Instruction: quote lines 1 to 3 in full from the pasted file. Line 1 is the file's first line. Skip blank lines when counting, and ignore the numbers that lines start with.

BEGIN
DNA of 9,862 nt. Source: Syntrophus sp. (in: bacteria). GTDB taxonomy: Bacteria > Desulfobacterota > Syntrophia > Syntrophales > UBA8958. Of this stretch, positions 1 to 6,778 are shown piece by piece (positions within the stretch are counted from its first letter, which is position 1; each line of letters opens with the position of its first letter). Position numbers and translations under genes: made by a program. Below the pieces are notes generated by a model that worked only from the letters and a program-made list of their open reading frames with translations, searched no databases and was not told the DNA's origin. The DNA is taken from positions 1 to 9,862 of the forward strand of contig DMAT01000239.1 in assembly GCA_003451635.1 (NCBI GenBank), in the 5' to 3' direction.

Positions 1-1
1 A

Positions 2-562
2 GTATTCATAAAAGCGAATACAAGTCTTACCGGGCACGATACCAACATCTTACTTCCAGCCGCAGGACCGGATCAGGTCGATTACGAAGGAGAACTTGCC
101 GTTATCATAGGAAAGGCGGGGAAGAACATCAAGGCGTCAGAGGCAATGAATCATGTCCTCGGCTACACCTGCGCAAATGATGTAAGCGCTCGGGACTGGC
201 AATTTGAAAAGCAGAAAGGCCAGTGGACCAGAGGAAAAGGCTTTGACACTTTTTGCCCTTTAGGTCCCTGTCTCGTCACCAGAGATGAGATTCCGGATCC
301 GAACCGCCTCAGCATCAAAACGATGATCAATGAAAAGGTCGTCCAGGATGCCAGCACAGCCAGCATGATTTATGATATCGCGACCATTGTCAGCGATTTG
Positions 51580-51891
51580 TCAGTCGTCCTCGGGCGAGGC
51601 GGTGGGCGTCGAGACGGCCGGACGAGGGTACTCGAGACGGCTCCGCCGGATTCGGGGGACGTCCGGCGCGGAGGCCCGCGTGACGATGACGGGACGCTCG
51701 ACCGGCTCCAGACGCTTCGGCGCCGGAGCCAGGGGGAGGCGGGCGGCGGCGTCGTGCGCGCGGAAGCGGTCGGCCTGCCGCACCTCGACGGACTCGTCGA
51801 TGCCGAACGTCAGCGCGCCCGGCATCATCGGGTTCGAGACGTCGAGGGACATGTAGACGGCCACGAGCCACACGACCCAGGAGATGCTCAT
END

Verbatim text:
DNA of 9,862 nt. Source: Syntrophus sp. (in: bacteria). GTDB taxonomy: Bacteria > Desulfobacterota > Syntrophia > Syntrophales > UBA8958. Of this stretch, positions 1 to 6,778 are shown piece by piece (positions within the stretch are counted from its first letter, which is position 1; each line of letters opens with the position of its first letter). Position numbers and translations under genes: made by a program. Below the pieces are notes generated by a model that worked only from the letters and a program-made list of their open reading frames with translations, searched no databases and was not told the DNA's origin. The DNA is taken from positions 1 to 9,862 of the forward strand of contig DMAT01000239.1 in assembly GCA_003451635.1 (NCBI GenBank), in the 5' to 3' direction.

Positions 1-1
1 A